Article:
Furniture to Fashion
Aspects of the Colonial Revival
From the Nation’s Centennial in 1876 through about 1940, increased interest in America’s colonial past produced the movement known as the Colonial Revival. Connecticut became an early center of the movement, and examples of the style are found throughout the collections of the Connecticut Historical Society.
While some people expressed their fascination with the colonial period by collecting American antiques, many others purchased modern reproductions or objects meant to evoke the colonial era. The Russian-born Hartford cabinetmaker, Nathan Margolis, made a name for himself as an excellent maker of Colonial Revival furniture. From Chippendale to Federal style furniture, Margolis created finely crafted pieces for his customers, each one harkening back to a “simpler” time amidst the chaos of the late-Victorian and Edwardian periods.
Not only did people dress their homes in the colonial style, but they also dressed themselves. Centennial celebrations usually included costume balls, pageants, and parades with men and women dressed in elaborate colonial recreations, or even treasures from the family attic. Generally these individuals sought the feel of the era, rather than an accurate recreation of it. Colonial-inspired designs for everyday dress also made appearances, sometimes crossing gender lines as men’s embroidered colonial jackets inspired women’s embroidered bodices.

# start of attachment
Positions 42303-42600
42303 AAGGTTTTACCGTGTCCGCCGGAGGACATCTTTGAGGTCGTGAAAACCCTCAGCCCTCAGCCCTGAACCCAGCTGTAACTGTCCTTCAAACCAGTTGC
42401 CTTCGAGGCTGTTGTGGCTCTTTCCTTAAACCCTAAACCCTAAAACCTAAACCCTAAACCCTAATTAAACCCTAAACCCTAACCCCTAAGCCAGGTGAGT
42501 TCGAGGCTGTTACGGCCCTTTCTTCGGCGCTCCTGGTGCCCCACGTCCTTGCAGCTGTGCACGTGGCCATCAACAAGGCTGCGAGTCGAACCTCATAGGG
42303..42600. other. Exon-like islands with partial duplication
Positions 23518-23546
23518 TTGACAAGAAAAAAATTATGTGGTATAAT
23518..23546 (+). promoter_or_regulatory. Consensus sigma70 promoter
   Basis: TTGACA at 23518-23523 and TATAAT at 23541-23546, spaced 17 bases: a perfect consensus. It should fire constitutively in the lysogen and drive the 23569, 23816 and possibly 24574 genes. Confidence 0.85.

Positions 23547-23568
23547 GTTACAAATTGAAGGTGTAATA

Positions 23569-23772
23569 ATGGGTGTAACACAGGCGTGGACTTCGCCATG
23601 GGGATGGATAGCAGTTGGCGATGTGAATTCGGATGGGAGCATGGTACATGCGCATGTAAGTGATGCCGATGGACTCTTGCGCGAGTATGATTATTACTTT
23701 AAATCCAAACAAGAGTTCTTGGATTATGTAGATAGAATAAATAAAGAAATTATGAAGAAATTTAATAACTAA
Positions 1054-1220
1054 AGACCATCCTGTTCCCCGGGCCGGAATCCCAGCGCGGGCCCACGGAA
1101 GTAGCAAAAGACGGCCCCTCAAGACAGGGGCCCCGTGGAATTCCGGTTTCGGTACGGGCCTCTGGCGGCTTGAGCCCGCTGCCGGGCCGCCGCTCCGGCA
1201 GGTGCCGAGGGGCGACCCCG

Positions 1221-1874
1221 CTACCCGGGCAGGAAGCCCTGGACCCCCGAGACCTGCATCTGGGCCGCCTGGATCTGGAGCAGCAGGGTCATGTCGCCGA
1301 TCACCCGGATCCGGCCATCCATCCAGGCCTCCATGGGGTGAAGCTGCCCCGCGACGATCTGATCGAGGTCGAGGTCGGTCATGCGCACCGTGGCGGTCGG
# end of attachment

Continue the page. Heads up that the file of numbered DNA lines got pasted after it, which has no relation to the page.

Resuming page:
Along with furniture and costume, architecture, book design, ceramics, silver, and even photography and the fine arts were all influenced by the Colonial Revival. Occasionally, entire towns would revive their colonial aesthetic, replacing 19th-century buildings with Colonial recreations so that the Green once again became the town center. What remained of colonial Connecticut assumed great importance in the minds of its residents, resulting in a variety of nostalgic works that focused on the ideal of the small New England village.
Even today, the colonial style remains popular, especially in New England; and as Halloween approaches people continue to enjoy dressing as ghosts of the Nation’s past.